VOYA - Jenny Ingram
Nerdy, fourteen-year-old Arnold Spirit lives on the Spokane Indian Reservation in Washington state. During his first day at high school, Arnold discovers that his geometry textbook is so old that his mother used it in school. In anger, he throws the book at his teacher and is suspended. Recognizing Arnold's potential, his teacher suggests that Arnold transfer to a school off the reservation. There Arnold attempts to bridge Indian and white cultures-sometimes successfully and sometimes not-while at home, he faces the controversy of leaving the reservation and his own culture. The tension reaches a peak when Arnold returns to his former school for a basketball game as the star player on his new school's team. Alexie's portrayal of reservation life, with the help of a great lineup of supporting characters, is realistic and fantastical and funny and tragic-all at the same time. The story is engaging, but readers will also gain insight into American Indian culture and politics as well as a sense for human nature and the complexities of living in a diverse society. Cartoonist Forney's drawings, appearing throughout the book, enhance the story and could nearly stand alone. It is clear that she and Alexie worked closely together on this project. Recreational readers, especially boys, will enjoy this book, but teachers will also find it filled with lots of material to rouse a good classroom discussion. This first young adult novel by the acclaimed Indian writer whose adult fiction is used in many high school classrooms is based on Alexie's own memoir.
School Library Journal

Gr 7-10
Exploring Indian identity, both self and tribal, Alexie's first young adult novel is a semiautobiographical chronicle of Arnold Spirit, aka Junior, a Spokane Indian from Wellpinit, WA. The bright 14-year-old was born with water on the brain, is regularly the target of bullies, and loves to draw. He says, "I think the world is a series of broken dams and floods, and my cartoons are tiny little lifeboats." He expects disaster when he transfers from the reservation school to the rich, white school in Reardan, but soon finds himself making friends with both geeky and popular students and starting on the basketball team. Meeting his old classmates on the court, Junior grapples with questions about what constitutes one's community, identity, and tribe. The daily struggles of reservation life and the tragic deaths of the protagonist's grandmother, dog, and older sister would be all but unbearable without the humor and resilience of spirit with which Junior faces the world. The many characters, on and off the rez, with whom he has dealings are portrayed with compassion and verve, particularly the adults in his extended family. Forney's simple pencil cartoons fit perfectly within the story and reflect the burgeoning artist within Junior. Reluctant readers can even skim the pictures and construct their own story based exclusively on Forney's illustrations. The teen's determination to both improve himself and overcome poverty, despite the handicaps of birth, circumstances, and race, delivers a positive message in a low-key manner. Alexie's tale of self-discovery is a first purchase for all libraries.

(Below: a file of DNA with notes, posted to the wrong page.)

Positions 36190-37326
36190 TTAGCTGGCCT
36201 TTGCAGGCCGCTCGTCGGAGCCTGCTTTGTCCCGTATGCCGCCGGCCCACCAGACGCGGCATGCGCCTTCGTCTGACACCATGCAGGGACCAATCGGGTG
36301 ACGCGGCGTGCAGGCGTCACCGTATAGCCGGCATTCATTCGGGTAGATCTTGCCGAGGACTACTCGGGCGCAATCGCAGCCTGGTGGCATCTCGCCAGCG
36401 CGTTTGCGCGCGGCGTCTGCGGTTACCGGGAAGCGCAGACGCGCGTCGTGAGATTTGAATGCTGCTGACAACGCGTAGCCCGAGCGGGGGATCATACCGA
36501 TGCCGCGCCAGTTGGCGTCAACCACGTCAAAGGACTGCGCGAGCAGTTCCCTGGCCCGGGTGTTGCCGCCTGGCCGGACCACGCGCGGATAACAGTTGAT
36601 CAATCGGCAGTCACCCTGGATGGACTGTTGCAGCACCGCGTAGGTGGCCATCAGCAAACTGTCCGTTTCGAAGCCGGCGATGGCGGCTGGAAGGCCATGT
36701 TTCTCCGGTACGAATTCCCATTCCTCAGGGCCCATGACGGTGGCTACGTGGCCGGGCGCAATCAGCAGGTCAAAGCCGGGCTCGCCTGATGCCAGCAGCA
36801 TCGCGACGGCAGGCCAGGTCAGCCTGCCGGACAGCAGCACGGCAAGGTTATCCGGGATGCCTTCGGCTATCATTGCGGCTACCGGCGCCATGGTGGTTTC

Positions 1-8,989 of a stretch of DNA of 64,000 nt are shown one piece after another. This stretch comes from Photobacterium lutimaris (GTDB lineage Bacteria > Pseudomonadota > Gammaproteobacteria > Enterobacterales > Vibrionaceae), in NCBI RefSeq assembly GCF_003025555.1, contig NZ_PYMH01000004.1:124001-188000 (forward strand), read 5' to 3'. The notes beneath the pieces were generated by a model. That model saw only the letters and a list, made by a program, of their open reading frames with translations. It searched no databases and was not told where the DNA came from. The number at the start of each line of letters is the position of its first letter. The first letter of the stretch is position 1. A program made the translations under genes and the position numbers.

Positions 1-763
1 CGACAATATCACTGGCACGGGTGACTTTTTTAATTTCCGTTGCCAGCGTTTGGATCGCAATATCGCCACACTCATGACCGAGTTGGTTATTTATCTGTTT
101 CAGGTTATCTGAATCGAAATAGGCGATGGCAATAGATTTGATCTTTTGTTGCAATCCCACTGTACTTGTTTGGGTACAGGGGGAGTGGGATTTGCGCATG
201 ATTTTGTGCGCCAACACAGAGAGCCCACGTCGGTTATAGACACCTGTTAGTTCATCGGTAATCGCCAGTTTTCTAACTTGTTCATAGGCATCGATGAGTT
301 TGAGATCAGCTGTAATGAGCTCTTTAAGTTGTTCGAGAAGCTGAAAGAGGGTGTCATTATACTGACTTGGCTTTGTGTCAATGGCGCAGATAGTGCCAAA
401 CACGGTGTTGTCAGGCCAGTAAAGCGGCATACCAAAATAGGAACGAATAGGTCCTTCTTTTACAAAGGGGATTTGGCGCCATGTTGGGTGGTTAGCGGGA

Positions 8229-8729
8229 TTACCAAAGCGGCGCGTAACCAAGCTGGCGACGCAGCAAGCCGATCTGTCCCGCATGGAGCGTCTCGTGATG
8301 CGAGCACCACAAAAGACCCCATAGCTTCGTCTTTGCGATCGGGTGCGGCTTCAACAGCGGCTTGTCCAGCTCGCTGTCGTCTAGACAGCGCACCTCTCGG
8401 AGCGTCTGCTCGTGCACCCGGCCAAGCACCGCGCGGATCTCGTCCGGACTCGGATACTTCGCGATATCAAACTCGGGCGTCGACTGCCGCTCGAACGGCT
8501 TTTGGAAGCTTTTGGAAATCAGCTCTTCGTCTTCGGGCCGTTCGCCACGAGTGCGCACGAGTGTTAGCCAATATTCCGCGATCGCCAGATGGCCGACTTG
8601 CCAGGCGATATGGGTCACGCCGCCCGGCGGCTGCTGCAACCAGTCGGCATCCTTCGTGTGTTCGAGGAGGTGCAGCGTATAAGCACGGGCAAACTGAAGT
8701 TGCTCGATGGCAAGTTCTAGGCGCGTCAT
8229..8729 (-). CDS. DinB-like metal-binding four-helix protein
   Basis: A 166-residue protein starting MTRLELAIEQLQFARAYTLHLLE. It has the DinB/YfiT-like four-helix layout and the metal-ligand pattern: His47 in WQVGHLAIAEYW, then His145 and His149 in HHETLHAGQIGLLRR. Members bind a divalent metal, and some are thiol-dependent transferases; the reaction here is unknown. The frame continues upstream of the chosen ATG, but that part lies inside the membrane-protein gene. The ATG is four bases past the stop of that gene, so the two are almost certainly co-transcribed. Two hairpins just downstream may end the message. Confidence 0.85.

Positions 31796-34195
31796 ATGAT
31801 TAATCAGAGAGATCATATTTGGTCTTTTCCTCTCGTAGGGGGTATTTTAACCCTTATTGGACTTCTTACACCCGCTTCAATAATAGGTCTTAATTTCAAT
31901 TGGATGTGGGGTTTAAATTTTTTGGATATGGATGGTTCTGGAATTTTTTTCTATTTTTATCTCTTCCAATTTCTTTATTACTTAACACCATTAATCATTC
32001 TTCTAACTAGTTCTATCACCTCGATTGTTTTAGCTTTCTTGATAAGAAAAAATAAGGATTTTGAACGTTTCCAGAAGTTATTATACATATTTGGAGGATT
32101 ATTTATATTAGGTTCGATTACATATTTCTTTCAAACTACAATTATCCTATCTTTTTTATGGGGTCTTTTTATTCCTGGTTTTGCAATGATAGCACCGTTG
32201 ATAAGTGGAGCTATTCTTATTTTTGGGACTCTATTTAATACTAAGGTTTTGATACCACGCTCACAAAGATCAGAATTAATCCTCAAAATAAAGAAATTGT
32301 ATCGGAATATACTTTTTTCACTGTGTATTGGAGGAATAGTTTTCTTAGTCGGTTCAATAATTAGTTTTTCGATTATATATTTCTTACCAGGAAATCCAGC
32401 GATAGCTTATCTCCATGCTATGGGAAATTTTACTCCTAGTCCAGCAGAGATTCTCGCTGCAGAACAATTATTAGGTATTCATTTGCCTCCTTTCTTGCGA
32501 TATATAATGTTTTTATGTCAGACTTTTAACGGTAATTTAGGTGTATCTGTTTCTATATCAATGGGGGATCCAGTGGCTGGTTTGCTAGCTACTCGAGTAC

—Chris ShoemakerCopyright 2006 Reed Business Information.

Kirkus Reviews
Alexie nimbly blends sharp wit with unapologetic emotion in his first foray into young-adult literature. Fourteen-year-old Junior is a cartoonist and bookworm with a violent but protective best friend Rowdy. Soon after they start freshman year, Junior boldly transfers from a school on the Spokane reservation to one in a tiny white town 22 miles away. Despite his parents' frequent lack of gas money (they're a "poor-ass family"), racism at school and many crushing deaths at home, he manages the year. Rowdy rejects him, feeling betrayed, and their competing basketball teams take on mammoth symbolic proportions. The reservation's poverty and desolate alcoholism offer early mortality and broken dreams, but Junior's knowledge that he must leave is rooted in love and respect for his family and the Spokane tribe. He also realizes how many other tribes he has, from "the tribe of boys who really miss . . . their best friends" to "the tribe of tortilla chips-and-salsa lovers." Junior's keen cartoons sprinkle the pages as his fluid narration deftly mingles raw feeling with funny, sardonic insight. (Fiction. YA)
Read More Show Less

Product Details

  • ISBN-13: 9780606072960
  • Publisher: Demco Media
  • Publication date: 4/28/2009
  • Format: Library Binding
  • Pages: 230
  • Sales rank: 1,430,139
  • Age range: 12 - 17 Years
  • Product dimensions: 5.20 (w) x 8.10 (h) x 0.90 (d)

Meet the Author

Sherman Alexie
A National Book Award-winning author, poet, and filmmaker, Sherman has been named one of Granta's Best Young American Novelists and has been lauded by The Boston Globe as "an important voice in American literature." He is one of the most well known and beloved literary writers of his generation, with works such as The Long Ranger and Tonto Fistfight in Heaven and Resevoir Blues and has received numerous awards and citations, including the PEN/Malamud Award for Fiction and the Lila Wallace-Reader's Digest Award.